In recent months, performance has increasingly become quite narrow in nature with few stocks driving index performance. This can be common in late cycle markets, creating widespread underperformance by more active and diversified approaches for a period of time. Narrow market performance creates a substantial performance headwind for less index-based approaches in the short term, creating short term underperformance.
In essence, it appears many managers – in addition to mainstream asset classes themselves - have been badly affected by central banks globally intervening in markets and distorting fundamentals and price signals, as well as an excessively short-term focus by society and investors.
Cycles exist to remove the trash; if business cycles are artificially removed or delayed by constant market interventions and debt is too easy to access, trashy companies proliferate and poor management is rewarded.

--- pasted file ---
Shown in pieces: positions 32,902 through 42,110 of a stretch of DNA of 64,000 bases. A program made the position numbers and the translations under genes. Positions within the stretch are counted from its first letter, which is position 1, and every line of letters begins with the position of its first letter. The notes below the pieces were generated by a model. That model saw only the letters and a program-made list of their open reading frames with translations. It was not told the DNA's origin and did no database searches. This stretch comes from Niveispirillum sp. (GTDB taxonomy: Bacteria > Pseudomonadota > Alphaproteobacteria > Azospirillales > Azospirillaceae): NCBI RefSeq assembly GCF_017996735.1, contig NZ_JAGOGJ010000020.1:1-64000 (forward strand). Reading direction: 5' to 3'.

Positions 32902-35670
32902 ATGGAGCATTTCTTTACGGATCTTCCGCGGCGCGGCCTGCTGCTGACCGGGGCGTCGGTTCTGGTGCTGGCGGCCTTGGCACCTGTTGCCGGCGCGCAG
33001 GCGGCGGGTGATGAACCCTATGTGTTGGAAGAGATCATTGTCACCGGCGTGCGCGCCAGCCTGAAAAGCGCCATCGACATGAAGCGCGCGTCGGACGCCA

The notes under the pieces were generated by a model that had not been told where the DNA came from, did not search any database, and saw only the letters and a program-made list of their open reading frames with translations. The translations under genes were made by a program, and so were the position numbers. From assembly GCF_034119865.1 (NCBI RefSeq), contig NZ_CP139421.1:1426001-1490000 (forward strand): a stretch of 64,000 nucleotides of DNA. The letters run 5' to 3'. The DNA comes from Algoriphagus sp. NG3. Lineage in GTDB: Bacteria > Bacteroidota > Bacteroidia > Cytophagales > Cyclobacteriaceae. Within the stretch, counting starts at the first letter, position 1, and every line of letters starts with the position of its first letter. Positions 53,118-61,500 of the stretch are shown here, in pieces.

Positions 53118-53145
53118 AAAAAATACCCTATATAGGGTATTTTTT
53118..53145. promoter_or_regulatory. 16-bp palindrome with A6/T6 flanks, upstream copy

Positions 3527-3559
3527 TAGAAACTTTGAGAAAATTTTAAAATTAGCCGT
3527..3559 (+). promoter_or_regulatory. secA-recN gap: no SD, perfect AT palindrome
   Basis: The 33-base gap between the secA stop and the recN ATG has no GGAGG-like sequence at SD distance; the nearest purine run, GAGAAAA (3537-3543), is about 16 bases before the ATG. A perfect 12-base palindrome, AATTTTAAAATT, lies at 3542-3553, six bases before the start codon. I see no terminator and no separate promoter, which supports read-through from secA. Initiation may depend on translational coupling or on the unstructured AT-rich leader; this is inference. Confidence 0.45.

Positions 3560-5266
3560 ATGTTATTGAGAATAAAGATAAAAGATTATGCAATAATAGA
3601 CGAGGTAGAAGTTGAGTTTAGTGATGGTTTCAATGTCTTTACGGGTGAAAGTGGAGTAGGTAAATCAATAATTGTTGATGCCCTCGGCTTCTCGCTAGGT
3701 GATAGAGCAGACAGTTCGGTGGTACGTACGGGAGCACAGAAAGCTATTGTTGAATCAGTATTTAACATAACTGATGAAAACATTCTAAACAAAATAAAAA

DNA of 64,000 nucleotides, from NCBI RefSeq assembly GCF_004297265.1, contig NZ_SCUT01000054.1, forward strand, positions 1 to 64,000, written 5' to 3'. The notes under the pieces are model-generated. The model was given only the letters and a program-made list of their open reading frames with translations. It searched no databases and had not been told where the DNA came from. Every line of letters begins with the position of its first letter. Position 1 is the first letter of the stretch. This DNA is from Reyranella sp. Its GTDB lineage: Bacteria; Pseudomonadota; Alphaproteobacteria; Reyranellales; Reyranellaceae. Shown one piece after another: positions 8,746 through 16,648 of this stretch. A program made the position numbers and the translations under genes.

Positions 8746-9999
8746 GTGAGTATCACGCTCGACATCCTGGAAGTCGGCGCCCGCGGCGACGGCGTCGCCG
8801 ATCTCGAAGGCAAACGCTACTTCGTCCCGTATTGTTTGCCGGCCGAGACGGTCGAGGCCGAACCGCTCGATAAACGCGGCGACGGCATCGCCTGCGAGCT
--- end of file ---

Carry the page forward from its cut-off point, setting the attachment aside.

Big problems then develop as capital markets become populated with poor quality credit instruments, debt dependent ‘zombie’ offerings and financial structures and approaches built for a continuation of current market trends. These approaches crowd out more forward looking, longer term and more prudent and researched ‘through the cycle’ approaches.
Portfolio underperformance from many managers affected by the above issues may well continue for a while yet. While some managers will adapt to changing market conditions; others won’t survive it. Many have failed to even recognise that market conditions may have definitively changed. If market conditions have indeed changed meaningfully from recent years, many investors are hence still invested in managers which are unlikely to deliver them the results they are expecting.